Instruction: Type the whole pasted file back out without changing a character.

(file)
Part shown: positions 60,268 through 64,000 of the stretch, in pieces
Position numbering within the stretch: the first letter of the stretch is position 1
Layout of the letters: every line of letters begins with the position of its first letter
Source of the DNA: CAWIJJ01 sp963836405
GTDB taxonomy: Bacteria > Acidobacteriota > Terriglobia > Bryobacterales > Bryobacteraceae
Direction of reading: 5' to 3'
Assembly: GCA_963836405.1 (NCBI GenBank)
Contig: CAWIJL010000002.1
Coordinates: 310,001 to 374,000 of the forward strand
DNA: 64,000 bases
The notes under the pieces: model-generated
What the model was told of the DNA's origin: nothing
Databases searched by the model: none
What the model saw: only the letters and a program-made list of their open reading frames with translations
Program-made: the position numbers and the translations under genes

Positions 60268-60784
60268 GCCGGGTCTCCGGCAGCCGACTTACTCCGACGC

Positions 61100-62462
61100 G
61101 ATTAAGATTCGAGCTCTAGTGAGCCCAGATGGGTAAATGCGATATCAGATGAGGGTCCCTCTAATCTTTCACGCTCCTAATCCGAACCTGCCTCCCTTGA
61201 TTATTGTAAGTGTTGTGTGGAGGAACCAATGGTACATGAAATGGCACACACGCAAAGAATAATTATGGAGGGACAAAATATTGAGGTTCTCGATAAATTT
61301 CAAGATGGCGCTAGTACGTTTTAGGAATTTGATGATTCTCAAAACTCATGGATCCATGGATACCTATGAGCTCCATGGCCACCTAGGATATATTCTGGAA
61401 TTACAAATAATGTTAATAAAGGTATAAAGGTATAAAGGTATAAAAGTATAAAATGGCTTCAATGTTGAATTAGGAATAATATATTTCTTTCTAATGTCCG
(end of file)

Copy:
Part shown: positions 60,268 through 64,000 of the stretch, in pieces
Position numbering within the stretch: the first letter of the stretch is position 1
Layout of the letters: every line of letters begins with the position of its first letter
Source of the DNA: CAWIJJ01 sp963836405
GTDB taxonomy: Bacteria > Acidobacteriota > Terriglobia > Bryobacterales > Bryobacteraceae
Direction of reading: 5' to 3'
Assembly: GCA_963836405.1 (NCBI GenBank)
Contig: CAWIJL010000002.1
Coordinates: 310,001 to 374,000 of the forward strand
DNA: 64,000 bases
The notes under the pieces: model-generated
What the model was told of the DNA's origin: nothing
Databases searched by the model: none
What the model saw: only the letters and a program-made list of their open reading frames with translations
Program-made: the position numbers and the translations under genes

Positions 60268-60784
60268 GCCGGGTCTCCGGCAGCCGACTTACTCCGACGC

Positions 61100-62462
61100 G
61101 ATTAAGATTCGAGCTCTAGTGAGCCCAGATGGGTAAATGCGATATCAGATGAGGGTCCCTCTAATCTTTCACGCTCCTAATCCGAACCTGCCTCCCTTGA
61201 TTATTGTAAGTGTTGTGTGGAGGAACCAATGGTACATGAAATGGCACACACGCAAAGAATAATTATGGAGGGACAAAATATTGAGGTTCTCGATAAATTT
61301 CAAGATGGCGCTAGTACGTTTTAGGAATTTGATGATTCTCAAAACTCATGGATCCATGGATACCTATGAGCTCCATGGCCACCTAGGATATATTCTGGAA
61401 TTACAAATAATGTTAATAAAGGTATAAAGGTATAAAGGTATAAAAGTATAAAATGGCTTCAATGTTGAATTAGGAATAATATATTTCTTTCTAATGTCCG